Charles Simic

  • Reading 9-11-01

    IN THE DAYS immediately following the terrorist attacks of September 11, titles that promised answers in the face of the disaster threatened to keep retired General Electric CEO Jack Welch's straight-talking memoir out of the top slot on best-seller lists. Studies of the Taliban movement, Osama bin Laden's terrorist organization Al-Qaeda, and the ill-fated twin towers themselves predictably climbed the charts, but according to the New York Times, king of the hill was Nostradamus: At the online bookshop, three editions of the prophesies of the sixteenth-century mystic, into whose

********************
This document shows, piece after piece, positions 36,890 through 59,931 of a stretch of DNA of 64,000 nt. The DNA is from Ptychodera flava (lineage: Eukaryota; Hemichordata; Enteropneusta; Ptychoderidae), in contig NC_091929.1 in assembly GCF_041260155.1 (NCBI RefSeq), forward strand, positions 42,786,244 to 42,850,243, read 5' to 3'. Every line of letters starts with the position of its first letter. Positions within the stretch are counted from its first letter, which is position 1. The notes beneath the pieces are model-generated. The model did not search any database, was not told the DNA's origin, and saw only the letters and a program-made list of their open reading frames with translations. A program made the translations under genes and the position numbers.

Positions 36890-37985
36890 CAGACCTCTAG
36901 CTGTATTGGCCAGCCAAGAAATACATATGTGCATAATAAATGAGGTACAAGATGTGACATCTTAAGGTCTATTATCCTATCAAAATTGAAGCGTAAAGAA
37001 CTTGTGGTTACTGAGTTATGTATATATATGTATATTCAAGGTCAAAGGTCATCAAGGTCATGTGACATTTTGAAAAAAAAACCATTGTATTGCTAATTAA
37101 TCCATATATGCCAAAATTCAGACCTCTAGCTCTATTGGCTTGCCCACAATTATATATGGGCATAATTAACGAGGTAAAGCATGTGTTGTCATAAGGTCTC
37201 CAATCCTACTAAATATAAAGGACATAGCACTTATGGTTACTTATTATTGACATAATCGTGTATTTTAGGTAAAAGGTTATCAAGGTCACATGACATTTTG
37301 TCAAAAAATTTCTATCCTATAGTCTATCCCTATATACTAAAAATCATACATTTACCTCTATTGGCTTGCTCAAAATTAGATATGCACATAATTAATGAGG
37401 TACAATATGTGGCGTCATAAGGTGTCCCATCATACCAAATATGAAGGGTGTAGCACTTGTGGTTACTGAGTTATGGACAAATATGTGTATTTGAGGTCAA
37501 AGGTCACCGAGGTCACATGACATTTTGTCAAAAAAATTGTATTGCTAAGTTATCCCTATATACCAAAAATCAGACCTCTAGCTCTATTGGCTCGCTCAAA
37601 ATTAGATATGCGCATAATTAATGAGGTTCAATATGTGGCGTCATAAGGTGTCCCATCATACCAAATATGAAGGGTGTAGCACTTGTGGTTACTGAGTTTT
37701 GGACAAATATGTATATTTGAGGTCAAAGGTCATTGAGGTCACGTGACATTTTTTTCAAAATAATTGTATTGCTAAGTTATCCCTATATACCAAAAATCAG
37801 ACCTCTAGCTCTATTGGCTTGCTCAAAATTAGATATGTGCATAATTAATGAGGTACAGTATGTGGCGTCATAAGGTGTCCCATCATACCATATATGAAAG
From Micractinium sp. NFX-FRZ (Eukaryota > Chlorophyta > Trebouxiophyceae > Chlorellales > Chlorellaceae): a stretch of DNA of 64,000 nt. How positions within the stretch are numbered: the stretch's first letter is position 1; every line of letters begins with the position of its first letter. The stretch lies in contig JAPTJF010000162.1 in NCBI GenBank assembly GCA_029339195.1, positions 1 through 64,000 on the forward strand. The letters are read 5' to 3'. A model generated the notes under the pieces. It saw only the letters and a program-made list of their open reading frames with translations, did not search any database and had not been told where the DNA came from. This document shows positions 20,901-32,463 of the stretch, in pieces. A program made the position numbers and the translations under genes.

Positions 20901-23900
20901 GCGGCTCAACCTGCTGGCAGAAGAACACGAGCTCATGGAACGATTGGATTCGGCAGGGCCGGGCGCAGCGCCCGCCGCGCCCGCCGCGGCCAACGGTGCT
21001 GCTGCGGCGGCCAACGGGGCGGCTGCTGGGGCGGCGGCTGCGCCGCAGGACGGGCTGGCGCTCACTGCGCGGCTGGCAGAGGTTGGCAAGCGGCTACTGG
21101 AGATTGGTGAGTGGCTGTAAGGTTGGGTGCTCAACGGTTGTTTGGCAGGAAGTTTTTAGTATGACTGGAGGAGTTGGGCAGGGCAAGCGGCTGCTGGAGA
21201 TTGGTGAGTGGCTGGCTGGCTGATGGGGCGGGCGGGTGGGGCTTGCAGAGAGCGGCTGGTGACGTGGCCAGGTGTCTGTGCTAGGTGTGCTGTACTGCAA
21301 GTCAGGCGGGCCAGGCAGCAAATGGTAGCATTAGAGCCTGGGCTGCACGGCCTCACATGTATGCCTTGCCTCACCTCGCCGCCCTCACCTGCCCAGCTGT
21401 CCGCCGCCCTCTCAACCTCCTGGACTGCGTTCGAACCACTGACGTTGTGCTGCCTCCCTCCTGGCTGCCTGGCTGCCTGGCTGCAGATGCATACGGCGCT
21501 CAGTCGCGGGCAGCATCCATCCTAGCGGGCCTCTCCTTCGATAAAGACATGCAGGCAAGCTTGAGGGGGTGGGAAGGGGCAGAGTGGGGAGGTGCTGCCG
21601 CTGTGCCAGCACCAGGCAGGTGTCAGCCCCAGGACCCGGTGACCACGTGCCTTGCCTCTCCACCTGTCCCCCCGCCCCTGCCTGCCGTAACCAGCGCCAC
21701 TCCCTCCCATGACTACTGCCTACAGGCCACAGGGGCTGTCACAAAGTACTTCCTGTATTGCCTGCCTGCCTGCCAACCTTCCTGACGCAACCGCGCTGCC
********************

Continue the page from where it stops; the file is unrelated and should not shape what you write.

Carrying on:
• EVA HESSE: UNTITLED, ca. 1961

    THERE ARE WORKS OF ART that can be confidently described as minor and of marginal importance, perhaps even to the artists who made them, that for reasons far from clear, one can’t get enough of. In my own case, I have often been drawn to works, from Joseph Cornell to Agnes Martin, where the paucity or the almost complete absence of narrative, even of formal complexity, was an invitation to a kind of poetic reverie. I suppose this is like saying I prefer an empty room to the clutter of an overdesigned interior, that I prefer a space in which a single chair or an empty birdcage can do wonders for